Wyoming Football

Wyoming quarterback Sean Chambers runs during Saturday’s game against Texas State in San Marcos, Texas. Chambers will look to improve his passing numbers going forward.

LARAMIE (AP) — Wyoming’s attempt to balance out its offense with Sean Chambers at quarterback is still very much a work in progress. Most of that work, Chambers admits, starts with him.

As much focus as there was during fall camp on bringing Chambers along as a passer so the Cowboys could expand their playbook after using their young quarterback primarily as a runner last season, Wyoming’s passing game has looked much like it did last year through two games this season. Chambers has yet to complete more than eight passes in a game, connecting on just 41.2%.

That’s the fourth-worst completion percentage in the Football Bowl Subdivision and lower than Wyoming’s 49.8% last season. Tyler Vander Waal spent most of last season at starter and completed 48.8% before being benched in favor of Chambers, who attempted just 25 passes in his four games as a freshman.

There are still some looks from opposing defenses he’s having to adjust to, but Chambers has thrown just one interception this season, and that came when he tried to give his receivers a chance to make a play on a jump ball in the end zone as the final second ticked off the clock on the first half against Texas State.

The primary issue for Chambers has been throwing wide of open receivers.

“There’s a lot of stuff, but I just start with myself,” he told the Casper Star-Tribune. “I look at myself in the mirror and ask myself what I can do better. It’s just stuff with my mechanics and footwork.”

Chambers went 8 of 18 passing for 103 yards against the Bobcats after going 6 of 16 through the air against Missouri.

Three plays in particular stuck with offensive coordinator Brent Vigen, where better accuracy and decision-making from the redshirt freshman could have resulted in more production: an errant third-down throw to Xazavian Valladay out of the backfield, a throw off a run-pass option that sailed high over the middle, and a shot to Rocket Ismail Jr. in the corner of the end zone that Chambers put high over the Bobcats’ zone coverage.

“He probably should’ve taken the easy [checkdown],” Vigen said. “So it’s part maybe decisions at times, and it’s been maybe some footwork things. They’re all throws he’s able to make.”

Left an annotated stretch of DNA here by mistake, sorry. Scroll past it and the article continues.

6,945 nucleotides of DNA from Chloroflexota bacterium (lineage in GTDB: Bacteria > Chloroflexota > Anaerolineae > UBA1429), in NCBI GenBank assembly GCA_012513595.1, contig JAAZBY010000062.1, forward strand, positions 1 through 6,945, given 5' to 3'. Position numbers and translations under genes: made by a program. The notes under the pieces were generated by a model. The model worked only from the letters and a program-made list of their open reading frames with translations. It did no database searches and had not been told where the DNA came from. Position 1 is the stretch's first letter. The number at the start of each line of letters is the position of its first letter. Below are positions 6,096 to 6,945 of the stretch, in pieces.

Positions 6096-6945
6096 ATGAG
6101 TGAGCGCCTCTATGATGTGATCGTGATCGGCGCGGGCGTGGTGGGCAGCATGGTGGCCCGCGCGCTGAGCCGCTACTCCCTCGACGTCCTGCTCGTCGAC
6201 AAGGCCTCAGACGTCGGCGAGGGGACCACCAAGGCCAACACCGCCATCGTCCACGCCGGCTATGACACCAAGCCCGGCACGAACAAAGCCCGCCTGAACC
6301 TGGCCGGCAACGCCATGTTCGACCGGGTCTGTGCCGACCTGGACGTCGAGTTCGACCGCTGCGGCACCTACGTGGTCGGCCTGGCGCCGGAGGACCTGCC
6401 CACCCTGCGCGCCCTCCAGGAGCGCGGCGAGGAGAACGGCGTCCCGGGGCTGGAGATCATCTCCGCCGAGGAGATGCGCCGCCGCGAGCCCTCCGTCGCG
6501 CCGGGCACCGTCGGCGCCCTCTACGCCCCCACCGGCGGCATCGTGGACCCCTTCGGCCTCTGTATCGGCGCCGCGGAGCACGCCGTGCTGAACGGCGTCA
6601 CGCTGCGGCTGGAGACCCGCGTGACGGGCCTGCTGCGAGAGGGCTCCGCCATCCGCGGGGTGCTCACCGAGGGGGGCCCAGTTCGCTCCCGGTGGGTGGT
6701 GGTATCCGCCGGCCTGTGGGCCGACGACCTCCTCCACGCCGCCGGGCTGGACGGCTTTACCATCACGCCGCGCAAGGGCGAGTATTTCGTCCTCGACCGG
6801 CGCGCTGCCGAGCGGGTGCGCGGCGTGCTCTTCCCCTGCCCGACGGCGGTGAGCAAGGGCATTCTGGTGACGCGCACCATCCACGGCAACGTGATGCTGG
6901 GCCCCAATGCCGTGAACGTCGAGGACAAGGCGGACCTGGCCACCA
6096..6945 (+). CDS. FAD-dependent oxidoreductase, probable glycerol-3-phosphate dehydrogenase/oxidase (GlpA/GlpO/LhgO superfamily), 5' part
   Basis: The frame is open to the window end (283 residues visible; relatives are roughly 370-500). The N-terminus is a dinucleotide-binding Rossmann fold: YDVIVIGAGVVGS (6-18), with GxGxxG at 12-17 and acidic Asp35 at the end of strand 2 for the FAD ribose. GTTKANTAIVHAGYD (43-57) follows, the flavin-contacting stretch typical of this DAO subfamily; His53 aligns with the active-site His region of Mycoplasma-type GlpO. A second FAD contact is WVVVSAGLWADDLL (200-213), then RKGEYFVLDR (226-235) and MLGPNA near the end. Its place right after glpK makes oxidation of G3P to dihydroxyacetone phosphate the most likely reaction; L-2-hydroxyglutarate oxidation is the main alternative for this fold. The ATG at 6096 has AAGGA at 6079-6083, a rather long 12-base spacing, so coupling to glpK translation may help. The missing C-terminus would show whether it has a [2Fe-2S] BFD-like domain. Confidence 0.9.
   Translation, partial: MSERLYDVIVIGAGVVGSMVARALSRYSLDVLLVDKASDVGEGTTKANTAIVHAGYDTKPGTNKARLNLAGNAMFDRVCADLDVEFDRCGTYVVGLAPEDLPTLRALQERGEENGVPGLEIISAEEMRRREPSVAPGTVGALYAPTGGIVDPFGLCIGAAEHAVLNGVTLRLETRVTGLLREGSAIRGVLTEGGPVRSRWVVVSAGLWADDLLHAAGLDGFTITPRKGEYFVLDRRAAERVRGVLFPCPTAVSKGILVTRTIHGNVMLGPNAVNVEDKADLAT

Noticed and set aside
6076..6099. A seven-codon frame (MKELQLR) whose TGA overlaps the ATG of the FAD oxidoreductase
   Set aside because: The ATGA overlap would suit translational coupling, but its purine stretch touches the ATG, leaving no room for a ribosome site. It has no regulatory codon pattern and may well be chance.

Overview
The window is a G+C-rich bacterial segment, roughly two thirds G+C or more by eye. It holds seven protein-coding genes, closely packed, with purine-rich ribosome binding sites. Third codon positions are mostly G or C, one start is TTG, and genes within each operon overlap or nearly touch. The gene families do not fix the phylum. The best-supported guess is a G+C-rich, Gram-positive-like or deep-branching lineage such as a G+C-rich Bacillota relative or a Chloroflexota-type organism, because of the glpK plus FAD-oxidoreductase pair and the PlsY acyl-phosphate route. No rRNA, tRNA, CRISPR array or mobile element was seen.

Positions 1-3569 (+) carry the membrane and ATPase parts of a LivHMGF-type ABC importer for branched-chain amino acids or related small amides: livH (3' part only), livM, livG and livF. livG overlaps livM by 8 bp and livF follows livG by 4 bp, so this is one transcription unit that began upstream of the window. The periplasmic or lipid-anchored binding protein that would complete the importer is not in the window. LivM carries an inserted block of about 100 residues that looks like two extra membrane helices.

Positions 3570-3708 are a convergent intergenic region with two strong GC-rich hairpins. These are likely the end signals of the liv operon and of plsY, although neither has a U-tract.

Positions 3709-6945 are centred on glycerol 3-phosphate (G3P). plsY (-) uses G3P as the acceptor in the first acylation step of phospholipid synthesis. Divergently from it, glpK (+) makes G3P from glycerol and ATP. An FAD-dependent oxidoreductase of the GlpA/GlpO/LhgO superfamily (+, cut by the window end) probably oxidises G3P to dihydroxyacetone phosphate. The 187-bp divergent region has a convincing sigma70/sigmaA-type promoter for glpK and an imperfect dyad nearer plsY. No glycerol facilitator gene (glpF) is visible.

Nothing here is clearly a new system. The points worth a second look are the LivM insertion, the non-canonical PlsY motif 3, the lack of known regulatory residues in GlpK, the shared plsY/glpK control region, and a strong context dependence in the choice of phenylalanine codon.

On Wyoming’s opening possession of the third, Chambers placed one in the breadbasket to Gunner Gentry for a 44-yard completion on third-and-9 to keep alive a drive that ultimately ended in a field goal toward UW’s 23-14 comeback victory. He also completed 15 of 25 last season and threw for more touchdowns (3) than he ran for (2), so it’s not like Chambers isn’t capable of more.

But there have also been attempts that left a lot to be desired. The one that won’t soon be forgotten is Chambers’ short hop of a wide-open Josh Harshman in the end zone that left the Cowboys settling for a chip-shot field goal in the first quarter against Missouri.

It’s the kind of rushed throw that Chambers said has occurred far too often in the early going this season.

“I’ve just got to stay calm. I have happy feet out there sometimes,” Chambers said. “I’ve just got to be calm and deliver the ball accurately.”

Wyoming is one of nine FBS teams that still doesn’t have a passing touchdown this season. A running game averaging 243.5 yards and a defense that has forced six turnovers and found the end zone twice itself have helped, but the Cowboys need air power to catch up.

“Right now, we’re off,” Wyoming coach Craig Bohl said. “Those numbers have got to improve, and we’re going to work hard on that over the course of this week.”

Copyright 2019 The Associated Press. All rights reserved. This material may not be published, broadcast, rewritten or redistributed.

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